Christian dating guidebook
(Bonus if that model is praying with a beatific smile or has a little-worn Bible nearby—and extra bonus if there’s also a steaming mug of coffee.) Fourth, keep producing content about sex and dating in every angle possible, at least once a week, then spray it all over social media with creative hashtags.
How many times have I heard women groan that no men in church are asking women out, and men grumble that women have too-high standards?
But I’ve also heard the moans of many who are dating, agonizing over whether their dates are “spiritually mature” enough, pure enough, love God enough.
They fret over how much physical touch they can allow before they breach purity, then worry whether they’re being too legalistic—a four-letter word among Christian millennials.
Now, at age 42, he’s not so certain, and he’s dealing with backlash from now grown-up readers who feel his book was misleading or harmful. Whatever people took away from the book, I saw in his young self a genuine desire to honor God when he wrote, “Every relationship for a Christian is an opportunity to love another person like God loves us.” The big picture of love, he wrote, is “serving others and glorifying God.” I said “Amen” to most everything he wrote—yet when it comes to applying that general principle of love into each individual’s unique, complicated relationship, the area within the perimeters of that principle can feel so vast, so cloudy, so abstract.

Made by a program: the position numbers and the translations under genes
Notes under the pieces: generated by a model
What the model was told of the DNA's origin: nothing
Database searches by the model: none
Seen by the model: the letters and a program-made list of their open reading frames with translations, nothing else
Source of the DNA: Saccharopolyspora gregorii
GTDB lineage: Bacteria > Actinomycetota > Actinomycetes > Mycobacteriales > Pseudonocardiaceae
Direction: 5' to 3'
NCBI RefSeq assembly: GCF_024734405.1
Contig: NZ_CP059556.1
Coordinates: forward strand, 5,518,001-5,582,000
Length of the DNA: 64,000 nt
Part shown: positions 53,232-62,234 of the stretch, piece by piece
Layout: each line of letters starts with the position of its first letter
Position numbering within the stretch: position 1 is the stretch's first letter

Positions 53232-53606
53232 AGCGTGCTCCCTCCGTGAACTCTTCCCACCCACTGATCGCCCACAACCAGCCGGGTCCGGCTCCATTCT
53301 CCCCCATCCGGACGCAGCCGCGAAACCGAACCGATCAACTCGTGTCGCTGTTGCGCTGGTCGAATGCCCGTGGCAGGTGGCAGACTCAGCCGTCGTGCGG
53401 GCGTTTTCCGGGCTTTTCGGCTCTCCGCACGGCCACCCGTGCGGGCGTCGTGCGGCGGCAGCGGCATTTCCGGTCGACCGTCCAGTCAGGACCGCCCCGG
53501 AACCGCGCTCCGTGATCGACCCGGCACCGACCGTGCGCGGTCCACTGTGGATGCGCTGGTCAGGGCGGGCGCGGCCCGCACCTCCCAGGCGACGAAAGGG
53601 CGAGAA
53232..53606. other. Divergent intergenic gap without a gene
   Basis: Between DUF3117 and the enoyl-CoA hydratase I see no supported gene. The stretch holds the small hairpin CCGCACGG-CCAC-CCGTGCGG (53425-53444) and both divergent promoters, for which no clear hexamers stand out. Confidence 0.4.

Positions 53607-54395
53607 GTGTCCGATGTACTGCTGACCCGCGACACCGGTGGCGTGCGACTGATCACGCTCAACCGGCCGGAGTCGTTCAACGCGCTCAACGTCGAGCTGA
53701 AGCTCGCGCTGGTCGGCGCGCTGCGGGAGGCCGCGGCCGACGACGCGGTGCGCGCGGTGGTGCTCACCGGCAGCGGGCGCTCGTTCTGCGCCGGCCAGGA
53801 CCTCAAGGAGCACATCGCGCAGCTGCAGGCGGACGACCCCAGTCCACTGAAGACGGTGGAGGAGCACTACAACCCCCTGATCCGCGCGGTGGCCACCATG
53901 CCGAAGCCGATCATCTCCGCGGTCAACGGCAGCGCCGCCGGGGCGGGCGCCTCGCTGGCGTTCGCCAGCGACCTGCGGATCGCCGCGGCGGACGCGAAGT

What does it look like to love someone like God loves us, to serve someone, to glorify God in a dating relationship that’s not yet in covenanted matrimony?